I sent my dad a text reading, “Laptops or totems?”
Without delay, he responded, “Totems. Always totems.”
And I smiled as I stored my backpack under the seat in front of me, filled with journals, souvenirs, photos, and gifts.
As my plane slowly rose into the sky and curved to make it’s breathtaking lift over the Pacific Ocean, leaving home felt different than it had the many times before. I looked down out through my window. I knew that my dad was likely parked at the viewpoint where we once went to rollerblade and walk the dog, where many times we had sat and conversed, where many times we had sat with no need to say anything at all. I thought about him down there watching my plane gradually disappear into the blanket of fog, and—to steal his line—my eyes welled up like I had a bad, old cold. I could feel it in my own heart at that moment that he was looking up at me and feeling the very same thing. The magnitude of the micro-moments that create a life was clearer with every foot my plane climbed in altitude. I was leaving my home—for my home.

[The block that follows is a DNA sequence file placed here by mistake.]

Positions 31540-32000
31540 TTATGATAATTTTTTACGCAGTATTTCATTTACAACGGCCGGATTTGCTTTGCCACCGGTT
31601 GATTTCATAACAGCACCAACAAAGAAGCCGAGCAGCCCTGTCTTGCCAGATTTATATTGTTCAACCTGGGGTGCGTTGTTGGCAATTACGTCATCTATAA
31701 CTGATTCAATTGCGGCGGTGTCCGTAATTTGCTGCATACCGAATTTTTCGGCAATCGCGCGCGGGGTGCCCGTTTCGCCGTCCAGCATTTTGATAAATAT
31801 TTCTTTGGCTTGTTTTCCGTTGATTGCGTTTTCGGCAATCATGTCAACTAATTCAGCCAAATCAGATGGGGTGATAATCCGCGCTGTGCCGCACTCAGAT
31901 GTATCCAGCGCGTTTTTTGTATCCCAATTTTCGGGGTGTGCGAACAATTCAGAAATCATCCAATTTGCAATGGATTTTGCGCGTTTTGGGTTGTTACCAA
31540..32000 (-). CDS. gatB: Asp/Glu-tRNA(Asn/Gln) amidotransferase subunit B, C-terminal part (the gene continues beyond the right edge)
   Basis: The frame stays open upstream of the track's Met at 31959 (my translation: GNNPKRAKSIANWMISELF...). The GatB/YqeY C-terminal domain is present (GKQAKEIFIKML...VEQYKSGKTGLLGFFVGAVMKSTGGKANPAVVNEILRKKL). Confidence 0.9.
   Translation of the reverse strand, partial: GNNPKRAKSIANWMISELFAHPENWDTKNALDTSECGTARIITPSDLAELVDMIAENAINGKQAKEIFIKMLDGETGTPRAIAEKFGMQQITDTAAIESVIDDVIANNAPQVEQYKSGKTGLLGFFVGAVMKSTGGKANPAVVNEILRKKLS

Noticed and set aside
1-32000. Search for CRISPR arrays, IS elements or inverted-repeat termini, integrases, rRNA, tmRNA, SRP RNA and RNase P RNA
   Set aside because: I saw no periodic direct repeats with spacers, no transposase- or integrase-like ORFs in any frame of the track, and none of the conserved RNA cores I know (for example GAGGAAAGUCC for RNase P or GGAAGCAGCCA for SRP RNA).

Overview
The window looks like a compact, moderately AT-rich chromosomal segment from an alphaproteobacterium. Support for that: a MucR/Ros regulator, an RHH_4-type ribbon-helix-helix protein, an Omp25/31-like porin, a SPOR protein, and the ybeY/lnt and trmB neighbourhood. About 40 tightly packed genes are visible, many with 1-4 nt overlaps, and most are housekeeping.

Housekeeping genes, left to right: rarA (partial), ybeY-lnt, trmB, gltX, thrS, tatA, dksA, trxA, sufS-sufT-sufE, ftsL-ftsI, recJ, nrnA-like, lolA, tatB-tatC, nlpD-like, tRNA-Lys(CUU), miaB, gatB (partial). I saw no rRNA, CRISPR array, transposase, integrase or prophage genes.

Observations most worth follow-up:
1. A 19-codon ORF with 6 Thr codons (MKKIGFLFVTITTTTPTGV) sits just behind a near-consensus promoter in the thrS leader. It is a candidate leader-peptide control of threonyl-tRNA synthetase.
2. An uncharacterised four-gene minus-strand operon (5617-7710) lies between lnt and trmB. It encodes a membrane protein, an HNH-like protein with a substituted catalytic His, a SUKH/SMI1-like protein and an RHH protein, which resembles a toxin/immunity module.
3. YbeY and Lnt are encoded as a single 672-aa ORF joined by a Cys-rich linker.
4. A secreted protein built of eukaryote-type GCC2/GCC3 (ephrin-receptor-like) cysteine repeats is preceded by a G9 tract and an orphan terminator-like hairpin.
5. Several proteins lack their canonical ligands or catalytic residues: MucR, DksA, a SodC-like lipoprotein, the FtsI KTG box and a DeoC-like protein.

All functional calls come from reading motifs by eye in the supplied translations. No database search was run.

A few weeks later, back in D.C., I was bopping around like normal—a city girl with her feet and the metro—when I got the message that caused me to pause. Apparently, after I left, the Chevy began to really fall apart. The brakes were grinding, she couldn’t pass a smog check, it wasn’t looking good for her. She really had used everything she had left so that we could have this story. My dad let me know that he had sold her “as-is” to the mechanic at the smog check place for a mere $600, figuring he could fix her up. And that was that. I took a moment of silence to wish that sweet girl well, and then I made my descent down the escalator to catch the next metro.
Throughout my life, this story will be told many times. It will be told through many lenses—spirituality, family, country, passage, song. Some retellings will mirror the structure of epic poetry, showing the story’s progression from beginning to end; others will capture the short stories within the journey. Sometimes the story may be told in sadness, and sometimes it may be told in great cheer. But then, there will always be that one way of telling it that my dad and I will only ever really know, ever really understand, and that—having that, I will cherish forever.